Captions 61-63, Professioni e mestieri Belle Arti - La pasta modellabilePlay Caption
Ho speso una valanga di soldi per questa macchina fotografica (I spent an avalanche [a whole lot] of money for this camera).
Sto facendo il viaggio più bello della mia vita, mamma. Ci divertiamo un casino.
I'm having the best trip of my life, Mom. We're having a lot of fun.
Captions 16-17, Ma che ci faccio qui! Un film di Francesco Amato - Part 13Play Caption
Casino is a colloquial term that originally meant "brothel." It currently means, colloquially, "mess," "a lot of noise and confusion," or "a lot of trouble," but it has also come to mean "a whole lot." It's best to use it exclusively among friends, in view of its original meaning.
In a future lesson, we'll talk about ways to say "a lot," when it's used as an adverb.
In our previous lesson we talked about the difference between giorno and giornata. We learned that saying buona giornata is a nice thing to say when taking one's leave.
When saying goodbye, we can replace giornata with another -ata word, perhaps one more specific to what the other person is about to do. For example, we want to wish someone a good ride (on horseback) as in the example below, or, if they are taking a walk, we can say buona passeggiata.
Va bene. -Buona giornata. Buona cavalcata. -Buona cavalcata. Buona giornata e buon lavoro. -Grazie.
All right. -Have a nice day. Have a nice ride. -Have a nice ride. Have a nice day, and good luck with your work. -Thank you.
Captions 14-16, Fratelli Taviani La passione e l'utopia - Part 23Play Caption
Note: The -ata ending can't always be applied. If someone is about to get back to work or start on a project, you might say, buon lavoro, as in the example above (NOT buona lavorata!). We don't really have the equivalent in English, except for perhaps, "Have a good work day," but in Italy, buon lavoro is a very nice and very common thing to say to someone you're taking leave of. And if they are going to take a nap, you might say, buon riposo (have a good rest).
Let's take a closer look at this -ata ending or suffix. We'll find it on a great many nouns. One helpful thing to keep in mind is that it's always feminine. It is usually connected in meaning to the root noun, but has more movement to it.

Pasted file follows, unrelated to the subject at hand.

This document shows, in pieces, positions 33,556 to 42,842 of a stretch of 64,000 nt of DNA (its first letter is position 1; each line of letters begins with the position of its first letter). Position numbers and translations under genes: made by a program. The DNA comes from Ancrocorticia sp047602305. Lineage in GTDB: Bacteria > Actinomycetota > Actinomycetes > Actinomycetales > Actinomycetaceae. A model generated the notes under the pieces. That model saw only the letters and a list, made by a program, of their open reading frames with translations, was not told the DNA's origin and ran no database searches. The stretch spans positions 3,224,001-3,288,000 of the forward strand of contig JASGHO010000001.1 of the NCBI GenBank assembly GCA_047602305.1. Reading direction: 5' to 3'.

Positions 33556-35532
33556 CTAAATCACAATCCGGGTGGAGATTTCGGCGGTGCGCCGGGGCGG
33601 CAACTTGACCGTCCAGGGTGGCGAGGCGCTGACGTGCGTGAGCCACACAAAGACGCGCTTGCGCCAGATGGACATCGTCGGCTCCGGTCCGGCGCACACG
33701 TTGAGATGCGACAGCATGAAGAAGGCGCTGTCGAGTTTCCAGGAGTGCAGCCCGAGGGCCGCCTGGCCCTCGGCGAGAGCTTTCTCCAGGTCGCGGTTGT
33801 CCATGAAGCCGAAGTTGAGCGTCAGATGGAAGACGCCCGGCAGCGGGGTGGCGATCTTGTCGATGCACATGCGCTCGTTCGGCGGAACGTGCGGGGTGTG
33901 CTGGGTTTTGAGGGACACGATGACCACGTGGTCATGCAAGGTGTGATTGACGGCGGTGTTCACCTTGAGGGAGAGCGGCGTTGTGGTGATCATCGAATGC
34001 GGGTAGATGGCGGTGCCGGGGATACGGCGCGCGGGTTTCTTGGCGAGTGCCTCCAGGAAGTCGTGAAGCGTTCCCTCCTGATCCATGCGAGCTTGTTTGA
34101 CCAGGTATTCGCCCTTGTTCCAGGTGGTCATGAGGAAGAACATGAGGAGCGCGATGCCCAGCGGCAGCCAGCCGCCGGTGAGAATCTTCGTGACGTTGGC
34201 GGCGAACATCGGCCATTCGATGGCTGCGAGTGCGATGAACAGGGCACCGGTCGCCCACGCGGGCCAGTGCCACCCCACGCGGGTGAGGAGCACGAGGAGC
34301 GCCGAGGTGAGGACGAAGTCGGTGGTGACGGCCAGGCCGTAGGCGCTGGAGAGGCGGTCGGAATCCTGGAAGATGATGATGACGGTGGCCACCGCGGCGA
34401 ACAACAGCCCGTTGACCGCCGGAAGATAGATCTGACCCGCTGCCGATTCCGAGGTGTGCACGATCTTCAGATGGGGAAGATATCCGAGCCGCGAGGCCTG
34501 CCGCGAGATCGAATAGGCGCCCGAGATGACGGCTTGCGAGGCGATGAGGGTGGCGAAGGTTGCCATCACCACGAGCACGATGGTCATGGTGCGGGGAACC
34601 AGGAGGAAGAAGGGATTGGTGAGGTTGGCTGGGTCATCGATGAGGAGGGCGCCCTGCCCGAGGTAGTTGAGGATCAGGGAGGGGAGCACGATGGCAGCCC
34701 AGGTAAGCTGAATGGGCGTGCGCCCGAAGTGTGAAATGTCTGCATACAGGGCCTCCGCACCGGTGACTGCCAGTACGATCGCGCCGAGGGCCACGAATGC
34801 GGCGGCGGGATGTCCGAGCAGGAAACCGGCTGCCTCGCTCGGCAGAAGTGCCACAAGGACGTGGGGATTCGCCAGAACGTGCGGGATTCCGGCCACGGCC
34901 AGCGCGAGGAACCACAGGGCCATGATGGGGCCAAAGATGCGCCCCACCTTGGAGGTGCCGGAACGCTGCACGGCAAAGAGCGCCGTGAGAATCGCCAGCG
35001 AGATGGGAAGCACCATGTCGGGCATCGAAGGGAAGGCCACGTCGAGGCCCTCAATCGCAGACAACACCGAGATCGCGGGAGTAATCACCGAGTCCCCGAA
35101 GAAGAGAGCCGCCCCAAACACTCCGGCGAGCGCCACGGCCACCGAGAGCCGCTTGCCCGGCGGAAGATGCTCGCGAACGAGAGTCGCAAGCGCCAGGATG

L'onda (the wave) is what you see in the sea or ocean.
L'odore del mare, il, il suono delle onde... eh? -Sì.
The smell of the sea, the, the sound of the waves... huh? -Yes.Play Caption
We also have the waves of sound and energy, and when we are on the air, for example on the radio or TV, we say, Siamo in onda (we're on the air).
Ma non c'è tempo per provare, tra cinque secondi andiamo in onda.
But there's no time to rehearse, we're on the air in five seconds.Play Caption
L'ondata (the surge, the onrush)
We use ondata to describe a wave in motion. It's often used figuratively.
Dopo il suo primo devastante arrivo, la peste, la morte nera continuò a colpire con varie ondate negli anni, decimando la popolazione,
After its first devastating emergence, the plague, the Black Death continued to strike in various waves over the years, decimating the population,
Captions 1-2, Meraviglie EP. 3 - Part 7Play Caption
In many cases, verbs come from nouns, and nouns also come from verbs. So a noun ending in -ata might come from a verb just as easily as from a noun, for example, when we mentioned cavalcata, above, it came from the verb cavalcare (to ride a horse).
il volo - volare - la volata
With un volo, you are in flight, but with la volata, you are moving quickly.
Assomiglia a un volo nel cielo.
It resembles flying in the sky.
Caption 21, Inno all'acqua un bene prezioso da difenderePlay Caption
Ho fatto una volata (I tripped and fell-- through the air)
Ho fatto una volata a casa (I rushed home for a moment)
More nouns with an -ata ending:
la girata (a short walk) [from the verb girare (to turn around), but we also have the noun un giro]
una nottata (the duration of a night - from when you go usually go to bed until the morning) [from the noun la notte]
una sgridata (a scolding) [from the verb sgridare]
la nevicata (the snowfall) [from the verb nevicare (to snow), but also the noun la neve (the snow)]
una chiacchierata (a chat) [from the verb chiacchierare (to chat)]
Certo che da una semplice chiacchierata, sei riuscita a capire tutto di Malvina, eh?
Just from a simple chat, you were able to understand everything about Malvina, weren't you?Play Caption
This is just a small sampling of nouns ending in -ata. Let's stay on the lookout for more, and if you see more words like these in videos, let us know, and we will add them to the list!
What's the difference between giorno and giornata? They both refer to "day." To start off with, we can say that one difference is that un giorno is 24 hours. But una giornata is roughly from dawn to dusk. In some cases, giorno and giornata can be used interchangeably, but let's look at the ways we generally use one or the other.
It might also be helpful to think of giorno as rather static and giornata as something in motion, or progressing.
Since we have to greet people most days, it's good to mention buongiorno, which actually means "good morning," as a greeting. We use it up to lunchtime, or noon, to be more precise. After that it's buonasera (good afternoon, good evening).
Buongiorno, signora Caterina.
Good morning, Missus Caterina.Play Caption
Let's keep in mind that, used as a greeting, buongiorno is one word.
For more about greetings, check out this lesson